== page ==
Though Philodendron Brandtianum is a relatively hardy plant, it can sometimes fall prey to common pests that can impact its health and appearance. Here are some potential pests that may affect this plant.


These small, sap-sucking insects can cluster on the new growth of Philodendron Brandi, causing leaves to distort and yellow. To combat aphids, you can spray the plant with a mixture of water and a few drops of dish soap or neem oil. Ensure thorough coverage, including the undersides of leaves.

Scale insects

These tiny insects appear on the branches and stems of Philodendrons and are attached to those areas. They are harmful to the plant’s health and may cause by external factors such as dirty pots and contaminated potting mix. 

To treat these insects, take a teaspoon of neem oil in 4 cups of water and spray it on the affected areas of the plant. 

Cleaning leaves with a damp cloth every two weeks is very important to spot such issues. 

Moreover, in case of spider mites and mealybugs attack, you can treat them with insecticidal soap spray. 


Mealybugs are notorious for congregating in the leaf axils and along the stems of philodendrons. They feed on plant juices, leading to wilting and yellowing of leaves. If you see white, brown, or cream fuzzy stuff on the plant leaves, it indicates your plant is infested with mealybugs. To treat this issue, wipe the leaves and other parts of the plant with a cotton swab dipped in rubbing alcohol. 

Don’t forget to check the underside of the leaves as Mealybugs love to cluster there and usually go unnoticed by plant parents.

Spider Mites

These tiny arachnids are often indicated by the fine webbing they produce on leaves. They feed on plant juices, leading to stippled, discolored leaves. To manage spider mites, rinse the plant with a strong stream of water and apply insecticidal soap or neem oil to control the infestation.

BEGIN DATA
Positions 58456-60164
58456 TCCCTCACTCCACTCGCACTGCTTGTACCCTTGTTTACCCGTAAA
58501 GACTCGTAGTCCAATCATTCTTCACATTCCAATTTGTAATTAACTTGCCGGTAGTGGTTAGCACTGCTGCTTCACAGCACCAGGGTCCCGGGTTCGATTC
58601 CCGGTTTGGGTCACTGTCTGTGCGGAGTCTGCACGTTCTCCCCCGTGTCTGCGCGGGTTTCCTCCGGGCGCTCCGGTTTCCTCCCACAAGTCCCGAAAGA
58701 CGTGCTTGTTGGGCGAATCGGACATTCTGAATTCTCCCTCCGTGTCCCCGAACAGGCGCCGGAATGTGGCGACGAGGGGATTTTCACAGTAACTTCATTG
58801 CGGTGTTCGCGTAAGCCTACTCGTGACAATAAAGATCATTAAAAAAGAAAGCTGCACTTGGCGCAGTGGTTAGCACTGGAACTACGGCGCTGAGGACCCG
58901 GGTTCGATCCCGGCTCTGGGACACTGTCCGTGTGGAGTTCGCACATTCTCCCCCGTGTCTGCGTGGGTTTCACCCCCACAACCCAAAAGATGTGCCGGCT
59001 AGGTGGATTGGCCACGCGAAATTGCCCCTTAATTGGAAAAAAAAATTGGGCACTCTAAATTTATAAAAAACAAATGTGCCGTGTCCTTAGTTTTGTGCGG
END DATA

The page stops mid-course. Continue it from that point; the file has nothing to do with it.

Scales are typically immobile and appear as small, round, or oval bumps on the stems and leaves. They feed on plant sap, causing yellowing and a decline in plant health. You can remove scales by gently scraping them off with a soft brush or by applying neem oil.

Scale Insects

To prevent pest infestations in the first place, it’s essential to maintain a clean and healthy environment for your Philodendron Brandtianum. Regularly inspect your plant, keep it well-pruned, and avoid overwatering.

Isolating new plants for a few weeks before introducing them to your collection can also help prevent the spread of pests. By staying vigilant and taking prompt action, you can ensure the continued vitality and beauty of your Philodendron silver leaf.


Like many other houseplants, Philodendron Brandtianum can be susceptible to certain diseases. Here are some common diseases that may affect this plant.

Root rot

Root rot is a fungal disease caused by overwatering or poorly-draining soil. It leads to the decay of the plant’s roots, resulting in yellowing leaves and a weakened appearance. To address root rot, remove the plant from its pot, trim away affected roots, and repot it in fresh, well-draining soil. Adjust your watering routine to prevent future occurrences, allowing the top inch of soil to dry out between waterings.

Moreover, placing your plant in a spot where it receives bright indirect light for at least 6 to 8 hours helps it photosynthesize effectively and lets it absorb all the water from the soil.

Leaf Spot

Leaf spot is a fungal disease that appears as small, dark spots on the leaves. It can be caused by excessive moisture on the foliage or poor air circulation.

To combat leaf spot, avoid wetting the leaves when watering, and ensure proper spacing between plants to improve air circulation. Prune and remove affected leaves, and consider using a fungicidal spray if the problem persists.

Powdery Mildew

Powdery mildew is a fungal infection that creates a powdery white or gray substance on the leaves. It thrives in humid conditions. To treat powdery mildew, increase air circulation around the plant and maintain moderate humidity levels. Remove and discard affected leaves and consider using a fungicidal treatment.

Common Problems

Philodendrons are renowned for their easy-care nature, and the Philodendron Brandtianum is no exception. However, there are a few potential challenges when caring for this houseplant.